Women Are Reportedly Taking MDMA Wrapped In Brie At Parties In The UK


The Internet has seen its fair share of dangerous trends in 2018. From eating Tide Pods to snorting condoms, people do extremely risky things for reasons unexplained. The newest trend that's gone viral is unique in that it isn't happening online, and it's being spread by adult women, not teenagers. According to a new report from Metro, middle-aged women in the United Kingdom are taking MDMA wrapped in brie cheese at parties, and it's being called "brieing."

An anonymous 50-year-old businesswoman was quoted in the article, saying "I have a strong circle of female friends and we had tried all the latest fads, food fashions and destination dinner parties but something was missing. We did not seem to have as much of a laugh than as when we were younger, there always seemed to be barriers up between us. So, one of our group suggested we all take MDMA together so we could open up to each other and improve our friendships."

So where does the cheese come in? According to the businesswoman interviewed by Metro, the women at her party decided to wrap the MDMA powder in rolling paper, then in cheese to make sure they swallowed it at once. (The article claims that the woman's son advised her to take it orally instead of sniffing it.) MDMA is often considered a "purer" form of the drug ecstasy, which often comes in tablet form, but because it's still an illegal drug, it isn't necessarily possible to tell if a powder contains pure MDMA, according to Popular Science, and it still holds the risk of side effects.

It isn't clear why these women decided on brie, but it is a soft cheese that has a distinctive taste and smell. The only other mention about brie and taking drugs online is from a website dedicated to dog training, where a user says they hide dog medication in cheese and "the dogs love it," so the idea isn't totally out of left field. But it's also not cheap. Four ounces of brie cheese cost roughly $12.99 on Amazon.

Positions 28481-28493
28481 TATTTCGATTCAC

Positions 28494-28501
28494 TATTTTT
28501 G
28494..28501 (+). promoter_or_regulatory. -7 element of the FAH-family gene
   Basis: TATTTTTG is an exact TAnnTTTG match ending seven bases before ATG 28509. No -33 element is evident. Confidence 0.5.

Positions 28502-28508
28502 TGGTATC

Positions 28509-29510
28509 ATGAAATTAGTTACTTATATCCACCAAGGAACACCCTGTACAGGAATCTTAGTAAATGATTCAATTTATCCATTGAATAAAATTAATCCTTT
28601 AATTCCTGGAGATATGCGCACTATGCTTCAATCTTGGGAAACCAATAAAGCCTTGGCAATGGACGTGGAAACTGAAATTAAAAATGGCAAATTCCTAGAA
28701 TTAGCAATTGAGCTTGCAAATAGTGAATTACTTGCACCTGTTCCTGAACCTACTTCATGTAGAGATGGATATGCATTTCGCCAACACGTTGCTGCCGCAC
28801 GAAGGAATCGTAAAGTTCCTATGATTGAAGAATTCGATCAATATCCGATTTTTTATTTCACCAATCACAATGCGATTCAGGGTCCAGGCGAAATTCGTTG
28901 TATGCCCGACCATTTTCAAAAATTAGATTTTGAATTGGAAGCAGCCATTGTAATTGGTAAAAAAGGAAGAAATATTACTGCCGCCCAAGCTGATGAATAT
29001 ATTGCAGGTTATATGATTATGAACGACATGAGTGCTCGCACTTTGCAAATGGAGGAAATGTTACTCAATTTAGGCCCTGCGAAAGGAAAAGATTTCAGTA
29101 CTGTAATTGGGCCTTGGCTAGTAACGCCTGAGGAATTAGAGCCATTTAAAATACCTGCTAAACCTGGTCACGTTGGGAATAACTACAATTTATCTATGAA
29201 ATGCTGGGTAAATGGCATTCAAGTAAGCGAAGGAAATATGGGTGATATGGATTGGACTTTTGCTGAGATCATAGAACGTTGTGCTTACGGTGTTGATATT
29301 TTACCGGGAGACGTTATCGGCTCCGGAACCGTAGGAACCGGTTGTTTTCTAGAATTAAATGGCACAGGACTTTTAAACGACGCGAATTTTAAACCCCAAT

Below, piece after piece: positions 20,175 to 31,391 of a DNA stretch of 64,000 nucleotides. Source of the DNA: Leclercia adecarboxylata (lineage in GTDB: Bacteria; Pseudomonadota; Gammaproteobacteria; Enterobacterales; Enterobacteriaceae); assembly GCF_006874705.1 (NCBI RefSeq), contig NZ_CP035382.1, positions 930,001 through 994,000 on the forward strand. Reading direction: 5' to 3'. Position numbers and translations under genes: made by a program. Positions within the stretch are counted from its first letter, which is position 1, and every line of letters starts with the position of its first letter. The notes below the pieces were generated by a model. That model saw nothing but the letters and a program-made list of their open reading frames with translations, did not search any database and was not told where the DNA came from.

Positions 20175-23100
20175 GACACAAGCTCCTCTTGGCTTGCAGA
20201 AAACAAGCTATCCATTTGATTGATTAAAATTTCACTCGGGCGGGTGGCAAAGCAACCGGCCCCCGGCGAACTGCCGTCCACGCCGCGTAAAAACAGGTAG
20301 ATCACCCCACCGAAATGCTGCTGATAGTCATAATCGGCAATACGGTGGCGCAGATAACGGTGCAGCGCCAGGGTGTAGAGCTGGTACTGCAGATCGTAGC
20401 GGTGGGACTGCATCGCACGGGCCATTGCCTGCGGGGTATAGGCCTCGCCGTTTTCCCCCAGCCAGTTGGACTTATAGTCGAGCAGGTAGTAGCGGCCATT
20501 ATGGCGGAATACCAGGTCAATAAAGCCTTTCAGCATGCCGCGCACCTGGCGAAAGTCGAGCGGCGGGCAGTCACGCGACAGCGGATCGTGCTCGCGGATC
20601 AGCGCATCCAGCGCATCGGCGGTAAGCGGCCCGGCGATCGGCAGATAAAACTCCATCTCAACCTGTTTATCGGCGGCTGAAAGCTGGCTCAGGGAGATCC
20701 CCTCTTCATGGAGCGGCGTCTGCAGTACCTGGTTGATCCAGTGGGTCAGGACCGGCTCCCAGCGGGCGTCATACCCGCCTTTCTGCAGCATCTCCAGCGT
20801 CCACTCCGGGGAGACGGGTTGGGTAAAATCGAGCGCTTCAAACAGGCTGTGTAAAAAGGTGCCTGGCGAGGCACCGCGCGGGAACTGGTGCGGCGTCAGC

The woman says in the Metro article that brieing has taken off in the last year. Two other women were quoted anonymously, saying they'd also taken MDMA with food as a social activity.

Healthline notes that MDMA may help treat conditions like PTSD and anxiety, but recreational use can raise a user's heart rate and make it harder for the body to regulate temperatures, according to Medical News Today. The withdrawal effects can be dangerous, as well — users can experience insomnia, memory problems and even depression in the days after MDMA consumption.

Even wrapped in brie, MDMA isn't necessarily safe, which is why some experts seem concerned about the trend. One doctor tells Metro that women may be more at risk for side effects from MDMA use and added, "Everyone has to be careful, but I think women need to pay extra attention to things like how much they are using, how they are mixing, where they are and who they’re with." Vice reports that the middle-aged women discussed in the Metro article are actually taking the drug as responsibly as they can by doing it with friends and in a safe and familiar place.

It isn't clear how widespread brieing actually is — Metro interviewed two woman who'd actually done it, but a 42-year-old woman featured in the article says she and her friends mix MDMA with food all the time, although they'd never tried brie. One of the most striking things about the piece is that both women talk about asking their children for advice on how to take the drug safely. While most people who've tweeted about brieing have done so in jest, it's a fascinating, but potentially dangerous phenomenon — regardless of how widespread the practice actually is.